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Remote Sensing Technique for Montoring Aquatic Vegetation

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dc.contributor.advisor Qu, John J.
dc.contributor.author Blanco, Alfonso Fernandez en_US
dc.creator Blanco, Alfonso Fernandez en_US
dc.date.accessioned 2013-08-09T15:39:28Z
dc.date.available 2013-08-09T15:39:28Z
dc.date.issued 2013 en_US
dc.identifier.uri http://hdl.handle.net/1920/8267
dc.description.abstract Hydrilla is an important submerged aquatic vegetation because it has a large capacity to absorb pollutants and it is an indicator of the eutrophic status of a waterbody. Monitoring and restoration of submerged aquatic vegetation is key for the preservation and restoration of the Chesapeake Bay. Remote sensing techniques have been used for assessing wetlands and non-invasive aquatic species, but there is limited studies of hydrilla monitoring combined with space-borne, airborne and in-situ remote sensing measurements for detecting and mapping hydrilla infestation. The first objective of this research was to establish a database of hydrilla spectral signatures from an experimental tank and from a field setting using a handheld spectrometer. The spectral signatures collected will be used to identify the optimal spectral and spatial characteristics that are required to identify and classify the distribution of hydrilla canopies in water bodies. The second objective is to process and analyze two hyperspectral images from a space-borne (Hyperion) and airborne (AISA) sensors with ENVI for detecting and mapping the infestation of hydrilla vertillicata in a coastal estuary in Chesapeake Bay. The third objective was to validate the satellite and airborne hyperspectral images with the spectral signatures collected with the in-situ field measurements. In addition, the Hyperion and AISA imaging results were compared with ground surveys and aerial photos collected by the Maryland Department of Natural Resources and the Virginia Institute of Marine Sciences for verifying the extent and the location of the hydrilla canopies. The hyperspectral analysis of both sensors provided for a dual results, one is the identification and classification of hydrilla from hyperspectral imaging sensors and secondly the identification of algae blooms in very productive waters. A hydrilla spectral signature database was established and housed in GMU's EastFIRE Lab of Environmental Science and Technology Center (ESTC) which other researches, consultants, and academia can access for future studies. The achievement of these mapping techniques will provide a more cost-effective (eventually), timely, and repeatable method for creating an accurate baseline for detecting and mapping hydrilla. en_US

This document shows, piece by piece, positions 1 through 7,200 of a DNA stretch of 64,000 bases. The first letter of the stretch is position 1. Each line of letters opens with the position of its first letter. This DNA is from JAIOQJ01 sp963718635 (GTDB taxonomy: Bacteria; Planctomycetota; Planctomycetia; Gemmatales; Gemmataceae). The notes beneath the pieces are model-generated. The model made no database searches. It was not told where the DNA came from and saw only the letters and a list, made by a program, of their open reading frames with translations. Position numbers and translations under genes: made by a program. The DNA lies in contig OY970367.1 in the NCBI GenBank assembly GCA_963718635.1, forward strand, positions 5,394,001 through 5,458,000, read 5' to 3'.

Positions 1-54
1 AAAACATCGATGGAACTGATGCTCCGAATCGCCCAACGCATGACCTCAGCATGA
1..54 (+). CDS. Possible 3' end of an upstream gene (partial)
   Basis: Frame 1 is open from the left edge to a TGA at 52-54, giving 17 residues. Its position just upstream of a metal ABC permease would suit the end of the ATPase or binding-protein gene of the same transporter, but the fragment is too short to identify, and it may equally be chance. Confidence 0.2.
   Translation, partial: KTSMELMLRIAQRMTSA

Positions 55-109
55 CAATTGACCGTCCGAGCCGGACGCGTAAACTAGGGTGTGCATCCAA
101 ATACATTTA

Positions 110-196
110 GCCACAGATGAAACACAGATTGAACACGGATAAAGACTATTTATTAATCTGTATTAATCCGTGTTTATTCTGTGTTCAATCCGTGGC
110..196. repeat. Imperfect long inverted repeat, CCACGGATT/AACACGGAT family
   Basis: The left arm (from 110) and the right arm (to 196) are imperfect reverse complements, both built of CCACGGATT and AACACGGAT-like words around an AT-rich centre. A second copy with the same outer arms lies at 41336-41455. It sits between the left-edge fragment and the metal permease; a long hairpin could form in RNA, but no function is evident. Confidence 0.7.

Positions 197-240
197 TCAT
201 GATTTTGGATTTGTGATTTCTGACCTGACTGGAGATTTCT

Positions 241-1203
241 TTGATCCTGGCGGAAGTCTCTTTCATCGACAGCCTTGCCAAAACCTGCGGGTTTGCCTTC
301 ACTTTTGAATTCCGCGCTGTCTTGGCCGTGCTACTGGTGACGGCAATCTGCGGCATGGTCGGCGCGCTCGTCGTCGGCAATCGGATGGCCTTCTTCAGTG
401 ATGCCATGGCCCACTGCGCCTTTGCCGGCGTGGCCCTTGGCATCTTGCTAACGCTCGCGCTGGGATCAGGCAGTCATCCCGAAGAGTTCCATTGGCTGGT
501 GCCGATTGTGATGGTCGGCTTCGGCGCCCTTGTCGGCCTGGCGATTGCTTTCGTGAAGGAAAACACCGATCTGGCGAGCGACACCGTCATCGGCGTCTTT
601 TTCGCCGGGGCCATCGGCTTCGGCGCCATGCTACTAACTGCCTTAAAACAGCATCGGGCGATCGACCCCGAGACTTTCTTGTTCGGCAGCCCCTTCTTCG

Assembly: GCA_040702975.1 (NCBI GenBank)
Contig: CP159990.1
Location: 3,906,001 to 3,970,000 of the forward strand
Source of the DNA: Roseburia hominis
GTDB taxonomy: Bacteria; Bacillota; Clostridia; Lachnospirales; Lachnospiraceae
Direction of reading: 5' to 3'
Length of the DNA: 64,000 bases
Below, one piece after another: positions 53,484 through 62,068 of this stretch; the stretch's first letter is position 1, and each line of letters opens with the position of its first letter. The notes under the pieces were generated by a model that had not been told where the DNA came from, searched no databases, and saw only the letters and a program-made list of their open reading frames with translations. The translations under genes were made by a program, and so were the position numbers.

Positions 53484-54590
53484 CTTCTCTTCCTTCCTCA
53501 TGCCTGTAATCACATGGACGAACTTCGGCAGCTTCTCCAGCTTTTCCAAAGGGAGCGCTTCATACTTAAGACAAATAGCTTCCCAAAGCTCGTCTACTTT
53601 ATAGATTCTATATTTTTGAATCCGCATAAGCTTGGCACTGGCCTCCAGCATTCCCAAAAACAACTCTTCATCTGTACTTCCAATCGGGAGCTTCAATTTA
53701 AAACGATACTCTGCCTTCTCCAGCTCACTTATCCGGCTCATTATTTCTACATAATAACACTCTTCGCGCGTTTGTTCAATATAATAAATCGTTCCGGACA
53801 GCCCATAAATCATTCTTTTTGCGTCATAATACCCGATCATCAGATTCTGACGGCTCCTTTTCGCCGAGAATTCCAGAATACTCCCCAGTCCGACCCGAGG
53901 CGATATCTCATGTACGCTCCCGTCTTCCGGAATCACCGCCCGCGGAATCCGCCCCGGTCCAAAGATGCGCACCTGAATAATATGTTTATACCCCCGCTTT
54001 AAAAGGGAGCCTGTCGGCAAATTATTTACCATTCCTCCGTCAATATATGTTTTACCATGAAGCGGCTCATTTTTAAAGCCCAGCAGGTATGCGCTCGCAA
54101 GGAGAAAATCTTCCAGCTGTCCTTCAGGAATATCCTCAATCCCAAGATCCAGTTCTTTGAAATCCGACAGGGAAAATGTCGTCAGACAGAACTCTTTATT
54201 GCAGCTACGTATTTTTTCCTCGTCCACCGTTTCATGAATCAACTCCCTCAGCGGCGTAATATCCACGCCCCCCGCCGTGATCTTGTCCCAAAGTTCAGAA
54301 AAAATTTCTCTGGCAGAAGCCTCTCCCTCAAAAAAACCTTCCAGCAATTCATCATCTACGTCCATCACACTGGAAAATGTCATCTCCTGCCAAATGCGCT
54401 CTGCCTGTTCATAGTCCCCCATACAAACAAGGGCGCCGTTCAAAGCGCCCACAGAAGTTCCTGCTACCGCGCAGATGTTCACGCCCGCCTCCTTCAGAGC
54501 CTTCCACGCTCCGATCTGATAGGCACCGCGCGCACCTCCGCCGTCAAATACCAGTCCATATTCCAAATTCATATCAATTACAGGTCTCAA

dc.format.extent 159 pages en_US
dc.language.iso en en_US
dc.rights Copyright 2013 Alfonso Fernandez Blanco en_US
dc.subject Remote sensing en_US
dc.subject Environmental science en_US
dc.subject Water resources management en_US
dc.subject Chesapeake Bay en_US
dc.subject Hydrilla en_US
dc.subject Hyperion en_US
dc.subject Hyperspectral en_US
dc.subject Remote sensing en_US
dc.subject Submerged Aquatic Vegetation en_US
dc.title Remote Sensing Technique for Montoring Aquatic Vegetation en_US
dc.type Dissertation en
thesis.degree.level Doctoral en
thesis.degree.discipline Earth Systems and Geoinformation Sciences en
thesis.degree.grantor George Mason University en


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